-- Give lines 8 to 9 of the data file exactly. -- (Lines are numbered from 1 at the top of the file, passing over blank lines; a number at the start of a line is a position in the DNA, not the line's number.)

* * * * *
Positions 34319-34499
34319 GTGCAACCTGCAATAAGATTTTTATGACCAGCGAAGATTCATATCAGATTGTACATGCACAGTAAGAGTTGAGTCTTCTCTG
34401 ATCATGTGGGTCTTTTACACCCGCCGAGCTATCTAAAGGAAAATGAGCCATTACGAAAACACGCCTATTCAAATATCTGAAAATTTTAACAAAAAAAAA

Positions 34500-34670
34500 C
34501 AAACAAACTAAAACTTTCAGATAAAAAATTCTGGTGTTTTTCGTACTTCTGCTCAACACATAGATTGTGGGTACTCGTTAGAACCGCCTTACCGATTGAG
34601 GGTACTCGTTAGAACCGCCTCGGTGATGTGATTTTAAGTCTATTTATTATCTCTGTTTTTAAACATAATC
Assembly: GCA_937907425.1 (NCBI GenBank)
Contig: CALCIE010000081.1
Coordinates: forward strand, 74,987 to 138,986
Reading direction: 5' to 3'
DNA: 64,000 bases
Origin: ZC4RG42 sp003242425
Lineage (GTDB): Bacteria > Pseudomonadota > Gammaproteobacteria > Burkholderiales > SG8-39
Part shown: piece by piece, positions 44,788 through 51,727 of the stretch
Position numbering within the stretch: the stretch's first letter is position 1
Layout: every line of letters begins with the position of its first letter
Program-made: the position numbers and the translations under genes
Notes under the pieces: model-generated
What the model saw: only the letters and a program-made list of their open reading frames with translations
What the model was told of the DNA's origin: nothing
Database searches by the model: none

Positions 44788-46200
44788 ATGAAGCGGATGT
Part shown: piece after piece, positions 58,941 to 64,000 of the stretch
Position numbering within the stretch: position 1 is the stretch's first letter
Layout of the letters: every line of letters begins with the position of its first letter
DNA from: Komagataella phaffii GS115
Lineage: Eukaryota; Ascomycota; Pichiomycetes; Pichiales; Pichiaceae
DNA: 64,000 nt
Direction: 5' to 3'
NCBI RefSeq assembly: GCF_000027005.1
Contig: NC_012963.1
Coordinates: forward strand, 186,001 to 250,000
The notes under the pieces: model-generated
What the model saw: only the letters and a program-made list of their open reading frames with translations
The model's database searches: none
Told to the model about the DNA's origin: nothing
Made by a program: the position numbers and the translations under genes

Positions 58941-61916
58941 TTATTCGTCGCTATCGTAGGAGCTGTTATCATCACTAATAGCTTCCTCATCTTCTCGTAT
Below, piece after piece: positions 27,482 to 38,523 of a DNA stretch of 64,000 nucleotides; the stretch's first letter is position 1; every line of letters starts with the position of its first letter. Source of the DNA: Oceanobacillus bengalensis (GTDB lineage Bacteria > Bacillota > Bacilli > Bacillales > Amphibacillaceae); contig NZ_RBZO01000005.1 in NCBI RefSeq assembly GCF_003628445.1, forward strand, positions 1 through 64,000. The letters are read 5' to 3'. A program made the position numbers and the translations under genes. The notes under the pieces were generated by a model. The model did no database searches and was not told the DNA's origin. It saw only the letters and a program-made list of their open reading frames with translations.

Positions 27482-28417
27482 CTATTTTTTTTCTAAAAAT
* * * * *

Assembly: GCA_937907425.1 (NCBI GenBank)
Contig: CALCIE010000081.1